Thomas Biquet
Head of Digitalisation, AGC Technovation Centre

Being part of the challenge to develop a virtual prototyping solution that allows architects to preview their projects and choices or to choose a unique coating for a building was a great experience. These virtual prototypes, which power our Glass Visualiser in the AGC Glass Configurator and the Coating on Demand Service, combine everything we strive for: the ability to offer our customers unique and customised solutions. I am passionate about the technical and engineering side of this project, and I am convinced that our underlying solutions will help us address many customer challenges.

Short biography

Short Bio

Thomas Biquet is Head of Digitalisation at the AGC Technovation Centre. He has more than 10 years of experience at AGC Glass Europe’s R&D Centre in optical software development, services related to virtual prototyping, such as coating on demand, and other digital services. Thomas Biquet holds a degree in electromechanical engineering from the University of Liège in Belgium.

It all started with our Glass Configurator, an online tool that helps architects and engineers configure and calculate the optimal glazing solution for their building project. This tool is widely used and helps the user find the best glazing solution that matches the requested performance levels in various criteria. But once a certain type of glazing with a certain composition has been chosen, how do you display your choice on a screen with images that are as close to reality as possible? This challenge was tackled by a multidisciplinary team at our AGC Technovation Centre in Gosselies, Belgium.

“Apart from cost, architects choose glass based on its expected functions (thermal/acoustic insulation, solar protection, safety, etc.) and its appearance (reflection, tint)”, explains Thomas Biquet. “However, appearance is still very difficult to gauge. Once installed under real-life conditions, from a visual point of view the glass covering a tower designed by an architect may appear quite different to what he or she saw with the samples.” But, at that point it is too late to go back and too late to avoid disappointment. “Today, architects can define the type of glass they are looking for very precisely based on values such as light transmission, thermal insulation, solar factor, etc.”, continues Thomas Biquet, “but again, the visual appearance cannot be determined based on objective numerical values”, which is why it is important to provide such data objectively through realistic virtual prototypes.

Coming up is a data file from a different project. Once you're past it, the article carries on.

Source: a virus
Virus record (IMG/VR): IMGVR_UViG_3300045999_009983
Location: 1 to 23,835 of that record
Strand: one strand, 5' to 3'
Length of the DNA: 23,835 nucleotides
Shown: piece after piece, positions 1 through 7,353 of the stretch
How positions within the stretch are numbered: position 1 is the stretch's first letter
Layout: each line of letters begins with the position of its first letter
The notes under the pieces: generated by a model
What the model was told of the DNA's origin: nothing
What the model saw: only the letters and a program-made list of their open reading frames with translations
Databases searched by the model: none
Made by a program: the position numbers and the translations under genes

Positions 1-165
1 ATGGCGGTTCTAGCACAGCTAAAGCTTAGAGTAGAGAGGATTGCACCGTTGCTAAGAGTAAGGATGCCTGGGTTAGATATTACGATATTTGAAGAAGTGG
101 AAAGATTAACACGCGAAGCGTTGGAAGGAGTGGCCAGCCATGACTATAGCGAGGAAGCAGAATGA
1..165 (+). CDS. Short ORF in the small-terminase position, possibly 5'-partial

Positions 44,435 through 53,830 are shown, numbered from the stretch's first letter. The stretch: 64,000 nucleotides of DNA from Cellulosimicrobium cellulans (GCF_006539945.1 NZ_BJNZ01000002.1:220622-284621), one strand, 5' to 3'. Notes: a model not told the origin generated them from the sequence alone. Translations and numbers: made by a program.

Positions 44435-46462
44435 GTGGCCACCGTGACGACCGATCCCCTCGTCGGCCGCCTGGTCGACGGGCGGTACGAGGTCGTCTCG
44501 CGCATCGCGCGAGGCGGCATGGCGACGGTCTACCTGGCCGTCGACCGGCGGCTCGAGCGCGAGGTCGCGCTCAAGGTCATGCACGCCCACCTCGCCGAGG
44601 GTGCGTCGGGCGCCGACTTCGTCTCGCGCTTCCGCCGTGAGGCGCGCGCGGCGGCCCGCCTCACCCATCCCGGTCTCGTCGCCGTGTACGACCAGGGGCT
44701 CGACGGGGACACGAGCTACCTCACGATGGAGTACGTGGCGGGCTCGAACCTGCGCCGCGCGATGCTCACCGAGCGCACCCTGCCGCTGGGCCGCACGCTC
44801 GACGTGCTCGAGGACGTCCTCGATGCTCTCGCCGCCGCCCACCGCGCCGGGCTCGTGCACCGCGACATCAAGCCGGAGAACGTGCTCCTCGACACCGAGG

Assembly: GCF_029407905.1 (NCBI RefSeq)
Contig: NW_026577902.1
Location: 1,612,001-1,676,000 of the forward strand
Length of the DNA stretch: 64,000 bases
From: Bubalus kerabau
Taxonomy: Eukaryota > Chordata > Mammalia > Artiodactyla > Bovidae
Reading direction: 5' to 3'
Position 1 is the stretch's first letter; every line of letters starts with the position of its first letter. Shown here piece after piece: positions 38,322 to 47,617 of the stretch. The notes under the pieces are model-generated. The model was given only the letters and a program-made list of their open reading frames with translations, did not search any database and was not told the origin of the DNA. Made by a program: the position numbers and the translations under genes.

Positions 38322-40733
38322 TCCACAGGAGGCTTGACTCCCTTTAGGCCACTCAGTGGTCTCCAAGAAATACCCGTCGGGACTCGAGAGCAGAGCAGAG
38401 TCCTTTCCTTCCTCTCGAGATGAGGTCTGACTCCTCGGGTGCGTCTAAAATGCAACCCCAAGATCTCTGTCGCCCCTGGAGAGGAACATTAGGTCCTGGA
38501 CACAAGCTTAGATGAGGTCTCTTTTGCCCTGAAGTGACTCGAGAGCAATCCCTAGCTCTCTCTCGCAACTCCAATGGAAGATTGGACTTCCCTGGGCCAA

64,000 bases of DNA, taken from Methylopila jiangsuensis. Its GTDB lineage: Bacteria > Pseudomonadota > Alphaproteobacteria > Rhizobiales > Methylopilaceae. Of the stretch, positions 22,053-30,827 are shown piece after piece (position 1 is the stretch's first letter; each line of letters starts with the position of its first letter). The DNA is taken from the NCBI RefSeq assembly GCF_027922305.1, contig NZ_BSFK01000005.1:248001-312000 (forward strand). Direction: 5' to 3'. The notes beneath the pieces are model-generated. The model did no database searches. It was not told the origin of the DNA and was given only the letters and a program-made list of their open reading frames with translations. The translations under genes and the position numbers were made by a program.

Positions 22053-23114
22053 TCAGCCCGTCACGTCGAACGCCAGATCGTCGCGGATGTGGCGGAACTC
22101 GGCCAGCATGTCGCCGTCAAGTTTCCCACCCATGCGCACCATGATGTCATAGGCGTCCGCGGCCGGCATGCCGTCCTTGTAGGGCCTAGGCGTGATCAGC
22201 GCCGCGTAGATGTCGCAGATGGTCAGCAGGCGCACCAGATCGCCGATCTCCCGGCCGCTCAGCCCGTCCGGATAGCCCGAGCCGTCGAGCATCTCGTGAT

It took three years to develop this tool. “We started with an image rendering engine used in the audiovisual industry but the parameters used to describe the glass behaviour were not accurate enough”, comments Thomas. “We then used a more specialised rendering engine better suited to the glass industry that allows us to define all the technical characteristics of our products”.

This rendering software has now been fully integrated into the AGC Glass Configurator, allowing users to instantly see and compare the chosen configuration. This gives the architect all the necessary information, such as technical performance and previews of the actual appearance of the glass.

A realistic rendering program like this is a decisive asset since it enables any architect to visualise his or her project in a reliable manner. It constitutes the basis for our unique Coating on Demand service that allows architects to choose a unique coating for their project and receive an actual sample within just one day.

"The software can also be used to diagnose problems involving concentrated solar reflection. “An all-glass facade can focus solar energy on a precise spot to such an extent that it can melt the wing mirror of a car, as happened in London”, explains Thomas Biquet. “With our solution, we can carry out infrared extremely precise calculations that pinpoint any such potential issues.”